Bentley has re-created a car from its past that it says is a crucial link in the history of its most important models. The rebuild of the only 1939 Corniche ever made underscores the marque’s design and technological innovation, the breadth of skills within Mulliner’s customizing division.
The original Corniche was lost in France in 1939 at the outbreak of World War II. It was extensively damaged in a traffic accident whilst undergoing road tests in France in August 1939. Sent for repairs, the chassis made it home to the Bentley plant in Derby, but the bodywork was destroyed in a bombing raid on Dieppe later in 1939 and was never seen again.
The historo-marketing project was started several years ago by volunteers from the WO Bentley Memorial Foundation and the Sir Henry Royce Memorial Foundation but was brought in-house in February 2018 by Chairman and Chief Executive Adrian Hallmark, who asked for it to be completed in 2019 to celebrate Bentley’s centenary.
The Mulliner division became home. It’s where since the 1970s one-off cars have been built for collectors and royalty, and today makes models adapted and built to particular customers’ exacting personal specifications.
Using only the original technical drawings and the skills of the men and women of Mulliner, Bentley’s in-house bespoke and coach-building division, this unique Corniche has been rebuilt in Crewe using original Corniche and MkV mechanical components and a completely re-made body, identical in every detail to the original.
“It’s been a fantastic team effort,” said Stefan Sielaff, Design Director at Bentley and Director of Mulliner. “We have highly skilled craftsmen within Mulliner and around the rest of Bentley Motors, and they all have massive pride in what they’ve achieved with this car.”
Resurrecting the Dead
Many of the parts produced to make further Corniche models were kept until the early 1970s before being sold off to specialists and enthusiasts as Bentley slowly worked its way to insolvency. Then, in 2001, automotive historian and former Bentley director Ken Lea decided to try to use original parts as the basis for a recreation of the Corniche.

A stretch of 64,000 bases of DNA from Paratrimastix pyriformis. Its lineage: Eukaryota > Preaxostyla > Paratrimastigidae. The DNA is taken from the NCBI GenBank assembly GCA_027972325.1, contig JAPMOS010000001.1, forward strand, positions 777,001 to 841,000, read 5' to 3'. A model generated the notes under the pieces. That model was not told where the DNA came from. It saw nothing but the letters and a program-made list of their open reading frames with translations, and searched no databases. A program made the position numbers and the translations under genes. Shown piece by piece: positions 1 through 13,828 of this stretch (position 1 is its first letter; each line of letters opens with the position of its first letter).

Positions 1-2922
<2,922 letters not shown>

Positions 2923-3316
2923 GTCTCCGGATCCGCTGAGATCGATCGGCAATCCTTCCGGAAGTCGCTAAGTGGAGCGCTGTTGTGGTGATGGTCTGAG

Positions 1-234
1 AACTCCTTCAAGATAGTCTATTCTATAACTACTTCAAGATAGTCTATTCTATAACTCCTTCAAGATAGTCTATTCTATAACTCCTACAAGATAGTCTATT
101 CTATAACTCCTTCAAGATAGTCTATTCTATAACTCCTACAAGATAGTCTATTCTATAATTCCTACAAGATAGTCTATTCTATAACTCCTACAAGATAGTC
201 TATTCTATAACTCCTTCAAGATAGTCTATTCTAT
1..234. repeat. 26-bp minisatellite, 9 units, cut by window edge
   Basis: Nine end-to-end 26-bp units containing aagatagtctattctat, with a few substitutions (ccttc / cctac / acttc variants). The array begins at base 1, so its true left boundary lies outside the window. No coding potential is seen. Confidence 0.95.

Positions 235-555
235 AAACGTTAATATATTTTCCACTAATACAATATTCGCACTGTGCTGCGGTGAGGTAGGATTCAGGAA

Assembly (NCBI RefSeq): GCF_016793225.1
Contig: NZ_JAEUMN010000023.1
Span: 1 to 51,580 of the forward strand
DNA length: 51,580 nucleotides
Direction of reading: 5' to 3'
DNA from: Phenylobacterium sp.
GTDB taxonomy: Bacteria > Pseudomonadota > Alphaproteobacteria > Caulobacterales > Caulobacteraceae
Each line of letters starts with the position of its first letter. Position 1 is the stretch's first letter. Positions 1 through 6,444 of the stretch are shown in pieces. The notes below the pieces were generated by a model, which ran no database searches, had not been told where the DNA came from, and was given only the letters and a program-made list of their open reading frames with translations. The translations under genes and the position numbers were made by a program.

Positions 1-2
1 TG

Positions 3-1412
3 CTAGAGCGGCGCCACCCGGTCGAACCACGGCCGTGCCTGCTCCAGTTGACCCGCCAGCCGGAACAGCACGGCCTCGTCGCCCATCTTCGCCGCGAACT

The project was based in Derby, with volunteers gathering information and parts to assemble the chassis. In 2008, with the project out of money, Bentley Motors provided an injection of funds, and work started on the ash frame and aluminum bodywork with coach-builders Ashley & James in Lymington, Hampshire. The body was created from the outline drawings given to the project by the family of the car’s original designer, George Paulin.
The project continued to make slow progress until it was brought in-house to Mulliner at Bentley Motors at the request of new Chairman and CEO Adrian Hallmark.
The Mulsanne body-in-white team, where panels are still hand-formed, helped with final detailed finessing of panels; the paint laboratory spent many hours producing color samples of the main body color of Imperial Maroon and the side flash of Heather Grey from the limited descriptions available; Head of Interior Design Darren Day and his team produced CAD designs for the seats and door trims derived from detailed historical research; and the Mulliner trim team worked from the designs to create a period-appropriate interior in typical Vanvooren style, using the correct Connolly Vaumol hide, West of England cloth and the carpet from a roll discovered stored away on site.
The Corniche will make its first public appearance at Salon Privé at Blenheim Palace in September and will join Bentley’s Heritage fleet, which already includes WO Bentley’s 8 Liter and the Birkin Team Blower, to be used and exhibited at events around the world.